Prenatal vitamins contains important nutrients that you may not be getting enough of in your diet, such as, folic acid, vitamin B6, and zinc. Zinc may also improve fertility. Prenatal vitamins should be taken in place of your normal daily vitamin supplements.

Consult with your doctor if you’re unsure whether a medication or supplement is safe. Ibuprofen is not considered safe during pregnancy and Aspirin should be avoided (unless directed by your doctor). Some herbal supplements can interfere with conception such as, Echinacea, Ginkgo Biloba, and St. John’s Wort. It’s best to consult with your doctor about all medications you’re on while trying to conceive.

Yes. Caffeine intake of 200mg or more per day can affect fertility. It’s recommended that you reduce your caffeine intake if you are having trouble conceiving.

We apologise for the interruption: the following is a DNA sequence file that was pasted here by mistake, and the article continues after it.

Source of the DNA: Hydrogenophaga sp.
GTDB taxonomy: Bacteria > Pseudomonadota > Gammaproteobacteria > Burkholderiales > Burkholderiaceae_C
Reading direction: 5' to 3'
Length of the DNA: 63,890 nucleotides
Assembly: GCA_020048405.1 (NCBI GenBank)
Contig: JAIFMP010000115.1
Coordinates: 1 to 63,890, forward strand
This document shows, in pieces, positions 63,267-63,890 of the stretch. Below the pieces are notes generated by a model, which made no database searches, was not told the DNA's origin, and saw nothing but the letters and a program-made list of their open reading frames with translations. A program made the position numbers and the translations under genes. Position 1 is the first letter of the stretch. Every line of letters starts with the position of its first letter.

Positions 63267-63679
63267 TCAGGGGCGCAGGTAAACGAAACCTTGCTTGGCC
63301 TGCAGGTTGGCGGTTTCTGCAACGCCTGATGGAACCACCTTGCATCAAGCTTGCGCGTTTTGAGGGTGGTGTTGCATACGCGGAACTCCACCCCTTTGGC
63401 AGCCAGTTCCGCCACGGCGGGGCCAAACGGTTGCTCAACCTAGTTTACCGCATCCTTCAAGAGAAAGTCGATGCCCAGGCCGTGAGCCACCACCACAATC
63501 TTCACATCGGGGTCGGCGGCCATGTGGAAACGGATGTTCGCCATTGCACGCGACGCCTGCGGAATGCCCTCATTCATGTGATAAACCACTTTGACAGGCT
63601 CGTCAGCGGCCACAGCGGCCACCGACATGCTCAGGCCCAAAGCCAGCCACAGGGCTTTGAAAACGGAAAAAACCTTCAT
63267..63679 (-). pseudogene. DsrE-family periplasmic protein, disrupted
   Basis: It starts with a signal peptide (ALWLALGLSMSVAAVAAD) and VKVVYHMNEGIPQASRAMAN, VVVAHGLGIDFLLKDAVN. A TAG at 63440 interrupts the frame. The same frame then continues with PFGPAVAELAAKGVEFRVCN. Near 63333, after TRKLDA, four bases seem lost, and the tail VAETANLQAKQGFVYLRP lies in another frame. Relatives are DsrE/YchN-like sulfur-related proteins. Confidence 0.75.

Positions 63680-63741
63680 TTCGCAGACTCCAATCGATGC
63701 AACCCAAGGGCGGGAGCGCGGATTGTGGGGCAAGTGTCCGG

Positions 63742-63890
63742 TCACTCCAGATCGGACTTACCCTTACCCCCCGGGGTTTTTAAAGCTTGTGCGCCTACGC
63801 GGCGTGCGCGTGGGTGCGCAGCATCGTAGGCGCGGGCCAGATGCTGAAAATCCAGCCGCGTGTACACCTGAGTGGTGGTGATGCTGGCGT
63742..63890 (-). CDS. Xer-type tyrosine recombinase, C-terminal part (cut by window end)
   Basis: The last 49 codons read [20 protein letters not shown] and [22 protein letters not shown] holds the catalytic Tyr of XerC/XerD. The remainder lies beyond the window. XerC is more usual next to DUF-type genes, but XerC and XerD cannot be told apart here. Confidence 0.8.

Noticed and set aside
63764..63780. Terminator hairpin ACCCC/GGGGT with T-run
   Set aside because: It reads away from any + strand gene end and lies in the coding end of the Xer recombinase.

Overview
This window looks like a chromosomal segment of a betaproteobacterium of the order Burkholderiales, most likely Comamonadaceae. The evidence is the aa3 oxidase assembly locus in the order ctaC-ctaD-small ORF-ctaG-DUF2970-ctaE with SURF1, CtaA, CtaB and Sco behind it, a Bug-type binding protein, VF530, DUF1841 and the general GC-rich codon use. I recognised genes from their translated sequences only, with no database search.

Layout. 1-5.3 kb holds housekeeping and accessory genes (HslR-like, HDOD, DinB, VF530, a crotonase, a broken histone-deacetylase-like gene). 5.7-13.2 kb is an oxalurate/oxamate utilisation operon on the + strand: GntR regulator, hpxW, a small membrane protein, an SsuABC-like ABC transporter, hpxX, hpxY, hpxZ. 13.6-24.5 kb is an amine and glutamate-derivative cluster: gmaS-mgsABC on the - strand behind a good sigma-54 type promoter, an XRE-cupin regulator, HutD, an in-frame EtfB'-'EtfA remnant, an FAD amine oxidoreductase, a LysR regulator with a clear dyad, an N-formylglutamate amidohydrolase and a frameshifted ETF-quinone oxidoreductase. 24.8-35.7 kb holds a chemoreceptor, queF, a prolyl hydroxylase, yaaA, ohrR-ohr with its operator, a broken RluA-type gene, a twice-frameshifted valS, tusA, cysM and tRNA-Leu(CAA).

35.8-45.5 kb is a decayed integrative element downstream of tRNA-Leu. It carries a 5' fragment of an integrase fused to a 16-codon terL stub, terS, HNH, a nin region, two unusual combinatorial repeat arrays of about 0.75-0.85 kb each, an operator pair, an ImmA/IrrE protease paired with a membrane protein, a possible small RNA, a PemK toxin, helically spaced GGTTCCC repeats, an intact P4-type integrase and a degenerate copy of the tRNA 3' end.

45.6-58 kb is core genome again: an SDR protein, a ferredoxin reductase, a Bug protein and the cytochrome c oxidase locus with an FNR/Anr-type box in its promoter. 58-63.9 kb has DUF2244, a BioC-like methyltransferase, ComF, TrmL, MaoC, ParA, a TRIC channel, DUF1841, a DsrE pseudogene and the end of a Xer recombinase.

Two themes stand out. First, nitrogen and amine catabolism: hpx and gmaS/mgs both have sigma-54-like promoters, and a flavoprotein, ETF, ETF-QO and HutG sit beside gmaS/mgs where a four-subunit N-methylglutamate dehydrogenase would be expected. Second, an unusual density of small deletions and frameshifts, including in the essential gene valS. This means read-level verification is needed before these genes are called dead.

Birth control pills does not affect your fertility. Within 1 to 2 months of stopping pills, A woman’s menstrual cycle returns to what’s considered normal for her within 1-2 months of stopping your birth control.


All women who have a naturally strong ovulatory and regular cycle should be ovulating within 1-2 cycles.

If you have regular and predictable cycle, then you are ovulating. Ovulation typically occurs within day 11 through day 21 of a woman’s cycle.Once ovulation occurs and the egg is released, you may feel the effects of progesterone (a hormone in your body that is released which plays an important role in the menstrual cycle and in maintaining the early stages of pregnancy). You may feel some tenderness in your breasts.


The American Society for Reproductive Medicine recommends that a woman should consult her health care provider if she is:

  • Under 35 years old and has been trying to conceive for more than 12 months